Emergency Medicine Clinicians Identify Top 5 Tests that Provide Little Value

February 19, 2014 | Risk Management News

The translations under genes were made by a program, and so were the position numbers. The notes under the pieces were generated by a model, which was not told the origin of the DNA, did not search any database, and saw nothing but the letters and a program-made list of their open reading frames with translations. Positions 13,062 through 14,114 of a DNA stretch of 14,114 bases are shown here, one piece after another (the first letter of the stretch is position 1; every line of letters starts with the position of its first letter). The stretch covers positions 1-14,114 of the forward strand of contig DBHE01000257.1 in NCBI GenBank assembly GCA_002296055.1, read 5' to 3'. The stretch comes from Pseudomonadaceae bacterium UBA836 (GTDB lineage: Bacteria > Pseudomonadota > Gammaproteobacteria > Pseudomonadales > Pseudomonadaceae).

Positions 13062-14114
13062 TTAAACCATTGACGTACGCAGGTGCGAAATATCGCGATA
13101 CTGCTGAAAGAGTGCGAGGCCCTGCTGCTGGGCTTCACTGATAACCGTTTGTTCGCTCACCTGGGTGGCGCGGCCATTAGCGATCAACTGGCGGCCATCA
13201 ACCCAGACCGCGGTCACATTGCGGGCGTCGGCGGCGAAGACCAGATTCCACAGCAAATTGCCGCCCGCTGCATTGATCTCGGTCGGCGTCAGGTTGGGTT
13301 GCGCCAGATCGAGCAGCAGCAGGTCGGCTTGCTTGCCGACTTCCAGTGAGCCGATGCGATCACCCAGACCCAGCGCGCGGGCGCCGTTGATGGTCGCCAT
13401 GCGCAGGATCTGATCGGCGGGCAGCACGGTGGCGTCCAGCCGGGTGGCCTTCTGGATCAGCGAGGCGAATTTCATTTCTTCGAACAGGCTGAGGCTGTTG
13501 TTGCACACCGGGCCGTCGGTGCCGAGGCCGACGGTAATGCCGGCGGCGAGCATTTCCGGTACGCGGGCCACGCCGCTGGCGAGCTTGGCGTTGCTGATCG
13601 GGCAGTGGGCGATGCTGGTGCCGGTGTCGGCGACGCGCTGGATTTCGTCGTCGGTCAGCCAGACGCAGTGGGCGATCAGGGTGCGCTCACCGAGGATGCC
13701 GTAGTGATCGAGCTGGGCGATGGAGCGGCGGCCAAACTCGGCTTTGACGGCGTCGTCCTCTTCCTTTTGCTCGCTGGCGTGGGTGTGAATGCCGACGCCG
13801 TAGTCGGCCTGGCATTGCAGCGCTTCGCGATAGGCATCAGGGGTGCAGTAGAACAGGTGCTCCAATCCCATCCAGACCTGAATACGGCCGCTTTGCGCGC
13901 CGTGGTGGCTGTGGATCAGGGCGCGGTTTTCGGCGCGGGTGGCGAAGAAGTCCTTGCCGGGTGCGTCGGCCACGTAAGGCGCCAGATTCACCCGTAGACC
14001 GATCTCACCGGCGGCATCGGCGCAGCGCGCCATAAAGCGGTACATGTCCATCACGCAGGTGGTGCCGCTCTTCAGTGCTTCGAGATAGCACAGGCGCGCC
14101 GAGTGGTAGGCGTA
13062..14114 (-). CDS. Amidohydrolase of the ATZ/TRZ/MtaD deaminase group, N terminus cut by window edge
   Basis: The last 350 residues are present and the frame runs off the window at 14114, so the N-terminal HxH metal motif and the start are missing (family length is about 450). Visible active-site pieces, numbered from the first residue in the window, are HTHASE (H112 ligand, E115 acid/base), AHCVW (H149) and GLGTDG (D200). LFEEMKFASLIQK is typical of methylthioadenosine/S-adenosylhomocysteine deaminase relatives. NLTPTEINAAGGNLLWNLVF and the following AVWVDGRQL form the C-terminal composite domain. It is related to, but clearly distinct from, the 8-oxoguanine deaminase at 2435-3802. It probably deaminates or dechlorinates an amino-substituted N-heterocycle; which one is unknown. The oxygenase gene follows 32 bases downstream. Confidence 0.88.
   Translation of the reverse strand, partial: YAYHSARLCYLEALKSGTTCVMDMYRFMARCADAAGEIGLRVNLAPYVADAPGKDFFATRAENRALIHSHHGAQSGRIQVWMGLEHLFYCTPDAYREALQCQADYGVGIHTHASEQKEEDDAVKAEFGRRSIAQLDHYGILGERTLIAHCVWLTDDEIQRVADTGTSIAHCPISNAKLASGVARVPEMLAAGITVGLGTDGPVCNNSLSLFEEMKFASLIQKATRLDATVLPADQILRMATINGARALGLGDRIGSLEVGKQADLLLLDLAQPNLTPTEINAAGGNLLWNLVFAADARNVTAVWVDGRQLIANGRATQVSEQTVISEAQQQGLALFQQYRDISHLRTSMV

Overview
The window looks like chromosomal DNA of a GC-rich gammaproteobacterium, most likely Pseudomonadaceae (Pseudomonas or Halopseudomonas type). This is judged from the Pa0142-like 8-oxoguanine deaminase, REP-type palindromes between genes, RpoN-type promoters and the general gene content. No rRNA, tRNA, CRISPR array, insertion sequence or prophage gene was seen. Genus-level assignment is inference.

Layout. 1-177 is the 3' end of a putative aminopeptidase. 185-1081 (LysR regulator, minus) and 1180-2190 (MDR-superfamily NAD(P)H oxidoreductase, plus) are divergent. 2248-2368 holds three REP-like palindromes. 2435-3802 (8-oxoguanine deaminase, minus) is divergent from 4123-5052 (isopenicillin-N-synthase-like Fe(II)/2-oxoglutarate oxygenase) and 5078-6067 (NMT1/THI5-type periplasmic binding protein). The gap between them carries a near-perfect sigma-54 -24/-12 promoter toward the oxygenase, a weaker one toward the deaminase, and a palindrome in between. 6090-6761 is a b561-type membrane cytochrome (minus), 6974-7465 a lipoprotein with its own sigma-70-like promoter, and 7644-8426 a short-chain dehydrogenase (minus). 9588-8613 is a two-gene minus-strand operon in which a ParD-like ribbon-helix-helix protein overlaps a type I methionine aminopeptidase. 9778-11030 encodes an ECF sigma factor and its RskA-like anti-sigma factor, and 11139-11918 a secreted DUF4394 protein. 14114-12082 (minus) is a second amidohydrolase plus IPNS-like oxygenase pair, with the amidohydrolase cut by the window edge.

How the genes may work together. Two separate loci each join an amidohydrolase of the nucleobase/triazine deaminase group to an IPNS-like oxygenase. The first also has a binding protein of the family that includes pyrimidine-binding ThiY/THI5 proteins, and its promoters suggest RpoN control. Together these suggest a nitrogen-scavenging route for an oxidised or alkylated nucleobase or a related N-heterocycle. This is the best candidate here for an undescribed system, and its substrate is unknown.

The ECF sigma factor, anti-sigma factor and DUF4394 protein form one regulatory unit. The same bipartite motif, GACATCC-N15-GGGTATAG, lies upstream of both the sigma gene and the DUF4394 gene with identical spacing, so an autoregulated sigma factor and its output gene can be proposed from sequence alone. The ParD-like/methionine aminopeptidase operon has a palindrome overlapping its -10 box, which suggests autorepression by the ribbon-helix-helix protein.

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An article published in the February 2014 issue of JAMA Internal Medicine describes five tests, treatments, and disposition decisions that are “of little value, are amenable to standardization, and are actionable” for emergency medicine clinicians. The five items are: (1) computed tomography (CT) of the cervical spine for trauma patients who do not meet certain criteria (e.g., National Emergency X-Ray Utilization Study low risk criteria); (2) CT to diagnose pulmonary embolism without first risk stratifying for it (e.g., pretest probability, D-dimer tests for low probability); (3) magnetic resonance imaging (MRI) of the lumbar spine for patients with low back pain without high risk characteristics; (4) head CTs for patients with mild traumatic head injury who do not meet certain criteria (e.g., New Orleans criteria); (5) coagulation studies for patients without hemorrhage or suspected coagulopathy (e.g., with anticoagulation therapy, clinical coagulopathy). The list was developed after convening an expert technical panel and receiving feedback from 174 emergency medicine clinicians, including physicians, physician assistants, and nurse practitioners. The first item regarding cervical spine CT imaging received unanimous support from the panel and the other four items were supported by the majority.

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